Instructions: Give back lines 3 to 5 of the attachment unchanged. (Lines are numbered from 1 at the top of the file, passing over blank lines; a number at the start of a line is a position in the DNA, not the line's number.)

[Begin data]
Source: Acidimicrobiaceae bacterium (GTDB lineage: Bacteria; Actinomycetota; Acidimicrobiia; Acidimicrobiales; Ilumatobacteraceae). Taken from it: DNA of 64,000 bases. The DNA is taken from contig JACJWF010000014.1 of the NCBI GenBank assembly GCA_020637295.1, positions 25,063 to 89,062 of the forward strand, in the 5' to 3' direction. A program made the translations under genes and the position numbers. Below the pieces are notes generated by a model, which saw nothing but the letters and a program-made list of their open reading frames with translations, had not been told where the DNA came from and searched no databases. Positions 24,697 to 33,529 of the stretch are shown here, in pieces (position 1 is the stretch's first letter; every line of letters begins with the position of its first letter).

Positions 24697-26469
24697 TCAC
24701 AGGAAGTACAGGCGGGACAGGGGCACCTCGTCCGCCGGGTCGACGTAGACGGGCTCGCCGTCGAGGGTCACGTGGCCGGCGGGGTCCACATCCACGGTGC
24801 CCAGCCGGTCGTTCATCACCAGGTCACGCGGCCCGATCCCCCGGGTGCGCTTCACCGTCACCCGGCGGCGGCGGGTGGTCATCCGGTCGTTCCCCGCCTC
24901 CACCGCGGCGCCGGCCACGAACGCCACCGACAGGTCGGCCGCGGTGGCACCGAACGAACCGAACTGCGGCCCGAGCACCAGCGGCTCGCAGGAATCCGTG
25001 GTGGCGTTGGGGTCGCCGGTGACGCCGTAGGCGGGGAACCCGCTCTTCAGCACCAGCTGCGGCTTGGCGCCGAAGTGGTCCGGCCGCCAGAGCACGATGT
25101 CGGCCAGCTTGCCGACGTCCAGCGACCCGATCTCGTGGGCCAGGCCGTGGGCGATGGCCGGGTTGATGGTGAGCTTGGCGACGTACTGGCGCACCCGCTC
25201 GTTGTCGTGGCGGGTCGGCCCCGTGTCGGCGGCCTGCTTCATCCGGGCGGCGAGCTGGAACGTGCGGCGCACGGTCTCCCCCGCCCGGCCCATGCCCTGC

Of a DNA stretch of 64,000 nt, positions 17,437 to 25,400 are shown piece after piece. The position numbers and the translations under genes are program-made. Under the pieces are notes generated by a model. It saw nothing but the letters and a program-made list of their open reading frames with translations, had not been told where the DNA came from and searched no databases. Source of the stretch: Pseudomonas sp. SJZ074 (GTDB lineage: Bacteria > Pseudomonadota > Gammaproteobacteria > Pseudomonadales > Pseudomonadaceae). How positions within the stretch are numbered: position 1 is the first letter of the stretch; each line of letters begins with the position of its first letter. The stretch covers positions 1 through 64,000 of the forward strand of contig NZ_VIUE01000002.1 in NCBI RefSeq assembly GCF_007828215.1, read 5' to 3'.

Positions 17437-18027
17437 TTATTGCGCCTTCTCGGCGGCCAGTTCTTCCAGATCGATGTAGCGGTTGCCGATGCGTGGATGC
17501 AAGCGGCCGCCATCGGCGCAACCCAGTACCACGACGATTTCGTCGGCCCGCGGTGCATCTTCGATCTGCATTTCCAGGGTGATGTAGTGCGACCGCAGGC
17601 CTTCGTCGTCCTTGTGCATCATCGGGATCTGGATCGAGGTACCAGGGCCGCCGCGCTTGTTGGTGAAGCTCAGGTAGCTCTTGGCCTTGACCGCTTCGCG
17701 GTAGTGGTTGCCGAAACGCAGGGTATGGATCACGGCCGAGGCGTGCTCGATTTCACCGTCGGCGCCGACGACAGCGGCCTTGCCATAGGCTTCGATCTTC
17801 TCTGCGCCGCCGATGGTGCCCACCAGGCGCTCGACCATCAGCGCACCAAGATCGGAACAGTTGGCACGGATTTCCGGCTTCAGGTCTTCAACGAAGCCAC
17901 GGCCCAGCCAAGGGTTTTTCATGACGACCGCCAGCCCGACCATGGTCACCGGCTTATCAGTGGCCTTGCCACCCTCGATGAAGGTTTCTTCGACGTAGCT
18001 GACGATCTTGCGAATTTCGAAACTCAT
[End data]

24697 TCAC
24701 AGGAAGTACAGGCGGGACAGGGGCACCTCGTCCGCCGGGTCGACGTAGACGGGCTCGCCGTCGAGGGTCACGTGGCCGGCGGGGTCCACATCCACGGTGC
24801 CCAGCCGGTCGTTCATCACCAGGTCACGCGGCCCGATCCCCCGGGTGCGCTTCACCGTCACCCGGCGGCGGCGGGTGGTCATCCGGTCGTTCCCCGCCTC